Betty Draper cradled the tiny lime green phone in her hands, twisting the cord around her fingers. With a spare hand she continued to fan herself to keep the bugs away from her tiny apartment in the heart of Manhattan. The lone open window in the corner brought her little pleasure for the long Indian Summer ahead of her.

"Daddy, I told you, Don and I are doing just fine." Taking in another deep breath, Betty shot a dirty look at the broken air conditioner in the next room. Some help you are, she glowered. "No, I am not lying, Daddy," she insisted, trying to keep a positive attitude for her father back home in Philadelphia. "Yes, I know that your offer to come home for the summer still stands, but Don's so busy with work there's no way we could get time off right now." Betty swatted a stray fly on the counter. "I am not going up East for three weeks without Don." Wiping a bead of sweat off her forehead, Betty continued her conversation. "Because he's my husband." She countered to fan herself with the tiny paper implement. "Well, it's sweet of you to be so worried, but the three of us are doing just fine." Betty rested her hand on her tiny tummy. Haven't heard her complaining too much, Betty thought to herself. But I'm sure everything is nice and cool in there. Betty craned her neck upon hearing the familiar ring of the ice cream man right outside her window. "Daddy, I have to go, something came up. Give my love to Mother and William – I promise to call tomorrow." Placing the phone on the receiver, she grabbed some change from the piggy bank on the counter and bolted out the front door, hoping to catch some sweet relief.

Betty triumphantly handed the gentleman her coins, selecting a chocolate ice cream bar for herself, opting to eat it on her front stoop rather than go back up the stairs. It's just as hot outside as it is inside, she thought bitterly, waiting impatiently for evening to come. The sun would go down until morning, and her husband would finally come home from work.

Betty lifted her left hand, looking at her diamond ring glimmer in the afternoon sun. They had only been married for a few short months, and she still thought of herself as a young newlywed. So did her father, who had been persistent with his phone calls to the city – especially after finding out that he was expecting his first grandchild.

Betty closed her eyes for a moment, resting one hand on her stomach. She had told her roommates that she wanted to have one hundred children with Don, but she didn't imagine getting pregnant so soon after the honeymoon. Betty pivoted so that she could find the perfect spot to sun herself. It wasn't just the sun that was getting her down today; today she was officially one year older, making her exactly twenty-one years old. An official grown up was what her father called her when he sent her birthday wishes earlier that day, though he reminded her that she would always be his little princess. I feel older enough, Betty thought to herself. She had decided during her modeling years to attempt to push birthdays aside – in an effort to stay as young as possible. Don had playfully teased her about it earlier that morning, telling her that she was lucky to have married him before she became an old maid. Betty hadn't been able to see the humor in his joke, even if it was well-meaning.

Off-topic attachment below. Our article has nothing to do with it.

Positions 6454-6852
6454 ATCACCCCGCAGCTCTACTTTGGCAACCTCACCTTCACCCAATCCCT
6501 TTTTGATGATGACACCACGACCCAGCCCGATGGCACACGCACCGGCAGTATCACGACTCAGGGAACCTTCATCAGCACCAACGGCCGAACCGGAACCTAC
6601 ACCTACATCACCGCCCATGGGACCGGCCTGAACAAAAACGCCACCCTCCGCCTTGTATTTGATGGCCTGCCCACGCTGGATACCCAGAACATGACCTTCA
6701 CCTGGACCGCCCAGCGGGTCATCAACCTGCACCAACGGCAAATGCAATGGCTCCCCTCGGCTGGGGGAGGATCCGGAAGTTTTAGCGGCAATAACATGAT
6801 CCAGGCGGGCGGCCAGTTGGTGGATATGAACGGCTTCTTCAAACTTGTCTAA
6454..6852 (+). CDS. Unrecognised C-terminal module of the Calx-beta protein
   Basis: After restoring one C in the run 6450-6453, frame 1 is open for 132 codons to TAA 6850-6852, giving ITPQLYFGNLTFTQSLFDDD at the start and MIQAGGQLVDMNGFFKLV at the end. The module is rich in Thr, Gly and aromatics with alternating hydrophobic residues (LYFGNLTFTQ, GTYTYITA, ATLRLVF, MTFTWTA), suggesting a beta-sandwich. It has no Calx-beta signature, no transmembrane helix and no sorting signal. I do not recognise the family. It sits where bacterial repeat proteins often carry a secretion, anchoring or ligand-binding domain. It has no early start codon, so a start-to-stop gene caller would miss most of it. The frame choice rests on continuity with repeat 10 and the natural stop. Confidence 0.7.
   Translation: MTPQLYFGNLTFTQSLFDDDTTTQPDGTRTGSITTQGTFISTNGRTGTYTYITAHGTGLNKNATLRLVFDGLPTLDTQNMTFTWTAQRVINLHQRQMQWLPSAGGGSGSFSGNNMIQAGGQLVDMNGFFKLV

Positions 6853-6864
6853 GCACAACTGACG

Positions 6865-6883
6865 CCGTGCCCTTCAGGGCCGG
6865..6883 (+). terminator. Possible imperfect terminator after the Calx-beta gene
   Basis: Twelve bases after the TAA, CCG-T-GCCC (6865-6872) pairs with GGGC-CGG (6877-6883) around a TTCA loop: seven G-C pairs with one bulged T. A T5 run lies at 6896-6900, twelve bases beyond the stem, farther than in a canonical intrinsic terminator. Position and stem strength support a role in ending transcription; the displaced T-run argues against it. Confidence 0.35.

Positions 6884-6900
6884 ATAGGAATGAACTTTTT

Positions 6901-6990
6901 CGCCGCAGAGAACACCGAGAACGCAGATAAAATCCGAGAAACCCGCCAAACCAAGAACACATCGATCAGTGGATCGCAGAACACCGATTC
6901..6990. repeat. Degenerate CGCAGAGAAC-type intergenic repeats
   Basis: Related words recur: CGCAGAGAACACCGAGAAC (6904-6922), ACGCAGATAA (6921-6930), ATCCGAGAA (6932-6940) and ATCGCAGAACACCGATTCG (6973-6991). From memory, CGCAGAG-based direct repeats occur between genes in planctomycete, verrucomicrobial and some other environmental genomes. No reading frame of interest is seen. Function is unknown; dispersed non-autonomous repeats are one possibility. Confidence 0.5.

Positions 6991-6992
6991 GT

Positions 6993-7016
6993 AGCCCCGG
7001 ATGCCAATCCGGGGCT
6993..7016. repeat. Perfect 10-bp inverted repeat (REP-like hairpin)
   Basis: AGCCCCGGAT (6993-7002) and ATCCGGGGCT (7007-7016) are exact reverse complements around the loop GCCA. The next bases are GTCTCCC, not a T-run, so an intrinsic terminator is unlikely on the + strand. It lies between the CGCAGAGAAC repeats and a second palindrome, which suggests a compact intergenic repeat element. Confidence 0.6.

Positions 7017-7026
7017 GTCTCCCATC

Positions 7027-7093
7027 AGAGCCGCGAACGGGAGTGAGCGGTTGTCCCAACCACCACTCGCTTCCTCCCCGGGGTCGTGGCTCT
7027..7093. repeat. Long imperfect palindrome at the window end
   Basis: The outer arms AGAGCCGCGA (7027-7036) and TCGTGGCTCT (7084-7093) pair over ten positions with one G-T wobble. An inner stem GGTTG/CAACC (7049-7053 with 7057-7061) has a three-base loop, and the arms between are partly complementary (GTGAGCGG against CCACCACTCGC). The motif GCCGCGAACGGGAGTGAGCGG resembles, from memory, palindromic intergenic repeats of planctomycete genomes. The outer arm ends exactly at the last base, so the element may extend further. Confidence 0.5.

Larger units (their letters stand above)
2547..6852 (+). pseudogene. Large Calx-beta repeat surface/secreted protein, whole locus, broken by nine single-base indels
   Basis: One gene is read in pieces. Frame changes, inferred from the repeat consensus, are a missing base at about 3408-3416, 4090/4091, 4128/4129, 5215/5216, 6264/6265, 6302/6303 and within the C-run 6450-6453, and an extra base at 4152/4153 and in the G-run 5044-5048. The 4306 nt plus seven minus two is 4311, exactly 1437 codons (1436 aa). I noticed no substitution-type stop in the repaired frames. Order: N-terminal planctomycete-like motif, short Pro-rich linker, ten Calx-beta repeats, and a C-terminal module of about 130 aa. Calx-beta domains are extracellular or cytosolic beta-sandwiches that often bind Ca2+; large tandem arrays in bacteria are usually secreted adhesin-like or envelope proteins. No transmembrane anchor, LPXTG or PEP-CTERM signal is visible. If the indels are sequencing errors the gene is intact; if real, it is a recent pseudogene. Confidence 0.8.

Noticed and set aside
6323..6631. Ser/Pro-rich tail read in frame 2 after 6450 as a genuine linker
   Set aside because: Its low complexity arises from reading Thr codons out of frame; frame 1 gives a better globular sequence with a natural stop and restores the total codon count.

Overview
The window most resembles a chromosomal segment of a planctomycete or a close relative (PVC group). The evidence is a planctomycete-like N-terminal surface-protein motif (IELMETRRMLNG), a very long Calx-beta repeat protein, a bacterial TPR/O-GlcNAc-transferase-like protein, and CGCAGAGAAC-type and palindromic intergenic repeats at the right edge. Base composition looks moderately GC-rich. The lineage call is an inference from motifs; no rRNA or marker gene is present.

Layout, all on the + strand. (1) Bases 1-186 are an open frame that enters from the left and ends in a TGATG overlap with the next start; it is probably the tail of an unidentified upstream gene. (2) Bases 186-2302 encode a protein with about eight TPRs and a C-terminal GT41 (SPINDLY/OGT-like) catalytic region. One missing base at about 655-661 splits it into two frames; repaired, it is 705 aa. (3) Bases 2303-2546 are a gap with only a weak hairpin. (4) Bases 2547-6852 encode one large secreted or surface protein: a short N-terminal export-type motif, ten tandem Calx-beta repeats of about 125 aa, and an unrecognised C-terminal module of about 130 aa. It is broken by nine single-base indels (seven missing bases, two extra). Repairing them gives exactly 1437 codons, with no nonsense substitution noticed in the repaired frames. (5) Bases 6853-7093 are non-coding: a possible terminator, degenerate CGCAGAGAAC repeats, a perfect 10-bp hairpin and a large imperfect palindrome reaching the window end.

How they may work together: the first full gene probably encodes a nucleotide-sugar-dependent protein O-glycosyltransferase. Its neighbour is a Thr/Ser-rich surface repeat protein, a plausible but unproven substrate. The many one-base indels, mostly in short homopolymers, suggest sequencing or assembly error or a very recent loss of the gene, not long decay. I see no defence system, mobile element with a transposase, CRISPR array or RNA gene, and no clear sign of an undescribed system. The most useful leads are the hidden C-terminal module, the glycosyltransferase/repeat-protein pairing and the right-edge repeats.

Heading back into the house, Betty peeked into the small refrigerator in the corner to see what she would be serving for dinner. Pulling out a small frozen chicken, Betty sorted the ingredients in the kitchen. As she went through the motions of preparing another meal she wondered just what would await her the night of her birthday. She hadn't asked her husband for anything in particular that year; she knew how hard Don was working to provide for the both of them on his small salary at Heller Furs.

The sun finally began to fade for the evening, bringing an aura of coolness to the various inhabitants of the Manhattan neighborhood. Betty had opted to enjoy one of her borrowed library books on the front stoop once more, waving hello to neighbors as they passed by. She was close enough to check on dinner at a moment's notice, ensuring that Don would be satisfied when he returned.

Checking her wristwatch, Betty walked up the front door and pulled the chicken out of the oven. It was finally time to put on the finishing touches. Her mother had trained her to be a proper housewife, to learn how to cook and keep house for her husband, and Betty reveled in her little successes, hoping that her husband was as happy as she was.

Betty perked up hearing a familiar sound of footsteps coming up the front door. "Welcome home," Betty said with a pleasant smile, taking her husband's briefcase.

"Happy birthday," Don grinned, giving her a kiss on the mouth.

"Ssshhh, I was hoping to forget," she chided.

"Well I didn't want to forget to give you this," Don smirked, pulling a small black box from behind his back.

"Oh Don," Betty murmured, touching the black velvet exterior. Opening the box, Betty let out a tiny gasp as she pulled out a gold charm bracelet.

"They're all the rage in the city," Don said, lifting the bracelet out of the box and clasping it around Betty's right wrist. "You can get dozens of little charms and attach them to the bracelet – make quite a collection."

"I love it," Betty sighed, throwing her arms around her husband's neck. "I love you more," she whispered.

"I love you both more than that," Don added, resting his hand on her belly. "By this time next year, they'll be a beautiful little baby."

"She'll have your eyes," Betty said, pulling Don to the small dinner table.

"You're so sure it's a girl?" Don teased, lifting his fork.

"A mother knows these things," Betty said over her water glass.

"To the mother," Don said, toasting his wife, who readily raised her glass in celebration of her first few months of marriage and first baby on the way.